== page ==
But Mr Miliband’s policy had equally vigorous defenders. On 25 September 2013, the day after Mr Miliband’s speech, Alex Andreou of the New Statesman thundered:

Ed Miliband’s critics think his energy pledge will make the lights go out. They are wrong

The critics were wrong. Ed Miliband is innocent OK! It was not his pledge that a Labour government would limit energy prices that has brought us so near to having the lights go out.

The Conservative manifesto of 2017 included energy price controls, duly introduced by Prime Minister Theresa May on 1st January 2019.

And here we are.

Came for tea, stayed for the rape: a beloved children’s classic re-analysed

They’ve come for the tiger.

“Children’s book ‘The Tiger Who Came To Tea’ could lead to rape and harassment’ because it reinforces gender inequality that causes violence against women, campaigner claims”, reports the Mail.

It may have delighted generations of children, but The Tiger Who Came To Tea reinforces gender inequality which causes violence against women and girls, a campaigner said yesterday.

Rachel Adamson, of Zero Tolerance, a charity working to end men’s violence against women, said Judith Kerr’s 1968 classic was ‘problematic’ because of its ‘old fashioned’ portrayal of women and family dynamics.

The book sees an uninvited tiger join a young girl and her mother for tea before eating all the food in the house, drinking everything, running the taps dry and leaving.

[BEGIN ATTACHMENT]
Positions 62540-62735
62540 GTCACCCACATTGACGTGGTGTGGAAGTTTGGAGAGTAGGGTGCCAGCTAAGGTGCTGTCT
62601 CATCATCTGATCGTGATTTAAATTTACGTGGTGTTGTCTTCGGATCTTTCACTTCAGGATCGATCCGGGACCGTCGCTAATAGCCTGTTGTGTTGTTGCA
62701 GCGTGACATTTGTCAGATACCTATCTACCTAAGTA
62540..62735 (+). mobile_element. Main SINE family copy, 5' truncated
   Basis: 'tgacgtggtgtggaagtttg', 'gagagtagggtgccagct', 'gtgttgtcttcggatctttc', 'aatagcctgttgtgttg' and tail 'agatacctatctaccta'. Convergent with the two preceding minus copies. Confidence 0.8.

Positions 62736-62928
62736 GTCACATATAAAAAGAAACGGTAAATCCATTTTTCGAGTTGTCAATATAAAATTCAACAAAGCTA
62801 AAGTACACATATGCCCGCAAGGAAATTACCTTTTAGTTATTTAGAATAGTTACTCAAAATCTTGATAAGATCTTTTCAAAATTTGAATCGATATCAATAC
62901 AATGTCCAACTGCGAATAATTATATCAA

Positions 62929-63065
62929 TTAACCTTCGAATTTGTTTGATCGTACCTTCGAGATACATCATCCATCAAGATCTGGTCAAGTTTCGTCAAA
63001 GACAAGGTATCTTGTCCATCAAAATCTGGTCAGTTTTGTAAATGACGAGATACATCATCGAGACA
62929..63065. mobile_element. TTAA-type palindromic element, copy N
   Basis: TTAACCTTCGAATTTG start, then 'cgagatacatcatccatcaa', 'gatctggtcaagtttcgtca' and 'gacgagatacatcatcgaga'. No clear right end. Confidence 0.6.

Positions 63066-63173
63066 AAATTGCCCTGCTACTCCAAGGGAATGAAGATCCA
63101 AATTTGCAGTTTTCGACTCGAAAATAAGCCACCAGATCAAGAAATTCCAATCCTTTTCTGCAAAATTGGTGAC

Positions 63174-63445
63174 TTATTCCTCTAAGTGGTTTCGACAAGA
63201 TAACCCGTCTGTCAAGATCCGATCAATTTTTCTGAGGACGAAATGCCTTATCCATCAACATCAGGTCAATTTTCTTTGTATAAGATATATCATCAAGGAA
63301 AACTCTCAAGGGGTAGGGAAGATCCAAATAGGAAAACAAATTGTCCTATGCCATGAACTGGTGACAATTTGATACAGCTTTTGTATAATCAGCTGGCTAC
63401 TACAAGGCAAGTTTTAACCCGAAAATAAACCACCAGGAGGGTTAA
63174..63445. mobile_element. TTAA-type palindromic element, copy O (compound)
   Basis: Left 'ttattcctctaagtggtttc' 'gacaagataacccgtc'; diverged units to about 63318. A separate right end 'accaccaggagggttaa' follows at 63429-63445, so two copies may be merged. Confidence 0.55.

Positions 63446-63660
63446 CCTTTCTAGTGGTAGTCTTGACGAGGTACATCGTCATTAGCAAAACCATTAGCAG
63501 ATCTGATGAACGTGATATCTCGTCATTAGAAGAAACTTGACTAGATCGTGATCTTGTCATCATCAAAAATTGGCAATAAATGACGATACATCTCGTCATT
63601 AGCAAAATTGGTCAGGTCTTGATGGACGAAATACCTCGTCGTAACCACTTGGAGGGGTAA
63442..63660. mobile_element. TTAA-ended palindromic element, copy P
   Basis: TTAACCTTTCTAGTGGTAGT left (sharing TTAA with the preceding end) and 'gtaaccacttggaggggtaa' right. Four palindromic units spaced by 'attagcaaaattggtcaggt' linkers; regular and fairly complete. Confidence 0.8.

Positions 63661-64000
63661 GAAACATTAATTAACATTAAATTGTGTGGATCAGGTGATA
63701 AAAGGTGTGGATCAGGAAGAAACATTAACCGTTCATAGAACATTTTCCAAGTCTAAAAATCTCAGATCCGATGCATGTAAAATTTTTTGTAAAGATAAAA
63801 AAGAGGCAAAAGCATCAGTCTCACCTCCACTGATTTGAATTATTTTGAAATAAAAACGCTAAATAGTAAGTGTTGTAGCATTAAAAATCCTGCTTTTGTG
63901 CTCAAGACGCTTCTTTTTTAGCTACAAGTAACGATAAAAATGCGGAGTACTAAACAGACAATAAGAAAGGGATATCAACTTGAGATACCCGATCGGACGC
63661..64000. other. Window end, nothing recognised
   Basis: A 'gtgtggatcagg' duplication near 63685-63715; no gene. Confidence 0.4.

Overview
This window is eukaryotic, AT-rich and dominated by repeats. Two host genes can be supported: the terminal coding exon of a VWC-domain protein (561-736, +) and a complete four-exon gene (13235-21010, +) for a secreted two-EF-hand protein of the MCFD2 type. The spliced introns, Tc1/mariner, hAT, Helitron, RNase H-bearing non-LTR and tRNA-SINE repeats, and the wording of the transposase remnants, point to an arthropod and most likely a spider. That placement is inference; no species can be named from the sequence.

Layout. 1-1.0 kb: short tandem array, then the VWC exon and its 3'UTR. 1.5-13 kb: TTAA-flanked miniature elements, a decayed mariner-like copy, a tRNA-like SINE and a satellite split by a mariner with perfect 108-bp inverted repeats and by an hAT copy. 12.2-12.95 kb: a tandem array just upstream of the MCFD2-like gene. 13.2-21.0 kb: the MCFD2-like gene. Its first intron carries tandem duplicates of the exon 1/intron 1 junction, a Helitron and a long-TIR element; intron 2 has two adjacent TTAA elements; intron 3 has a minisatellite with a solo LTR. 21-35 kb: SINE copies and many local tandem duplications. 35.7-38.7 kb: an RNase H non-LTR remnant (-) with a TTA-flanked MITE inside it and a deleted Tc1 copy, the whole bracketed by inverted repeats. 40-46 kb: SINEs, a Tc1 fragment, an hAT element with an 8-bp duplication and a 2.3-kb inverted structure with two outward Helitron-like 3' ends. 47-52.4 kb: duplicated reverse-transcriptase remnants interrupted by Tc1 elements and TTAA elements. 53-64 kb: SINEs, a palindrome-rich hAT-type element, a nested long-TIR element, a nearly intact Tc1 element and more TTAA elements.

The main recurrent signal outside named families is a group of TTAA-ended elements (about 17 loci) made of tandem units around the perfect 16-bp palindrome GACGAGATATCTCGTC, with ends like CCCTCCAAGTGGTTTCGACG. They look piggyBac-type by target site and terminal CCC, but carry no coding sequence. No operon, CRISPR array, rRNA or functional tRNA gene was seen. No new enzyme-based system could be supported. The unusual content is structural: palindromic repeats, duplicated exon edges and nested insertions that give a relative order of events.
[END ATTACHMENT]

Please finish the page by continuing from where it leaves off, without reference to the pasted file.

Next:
The girl’s father then comes home and takes her and her mother to a cafe.

Miss Adamson did not call for the book to be banned but said it could be used to ‘raise a conversation’ in nurseries.

She told BBC Radio Scotland: ‘We know that gender stereotypes are harmful and they reinforce gender inequality, and that gender inequality is the cause of violence against women and girls, such as domestic abuse, rape and sexual harassment.’

Adamson questioned the tiger’s gender and why he was not female or gender neutral.

Um… would this campaigner against violence inflicted on women and girls, whose organisation specifically defends its focus on men’s violence against women really want to see a children’s book in which the enormous, physically dominant predator who blags its way into a space which a woman and a girl had thought their own and abuses their hospitality was female or transgender?

Sigh. As the Mail article points out, Judith Kerr knew a thing or two about prejudice leading to violence. Her father was a well known German Jewish writer who had to flee with his family when the Nazis came to power and put a price on his head. They only just escaped. She wrote a lightly fictionalised account of her family’s story in When Hitler Stole Pink Rabbit. Nonetheless, she always resisted attempts to claim that the tiger was a metaphor for Nazism. It was just a big hungry but affable tiger who ate all the buns and drank all the water in the tap.

→ Continue reading: Came for tea, stayed for the rape: a beloved children’s classic re-analysed

Here we go again

BBC News 17:16 BST: Taliban take over Presidential Palace – reports

Conveniently, Afghanistan has had its own Samizdata tag for nearly twenty years. It is interesting, if depressing, to look at the old entries.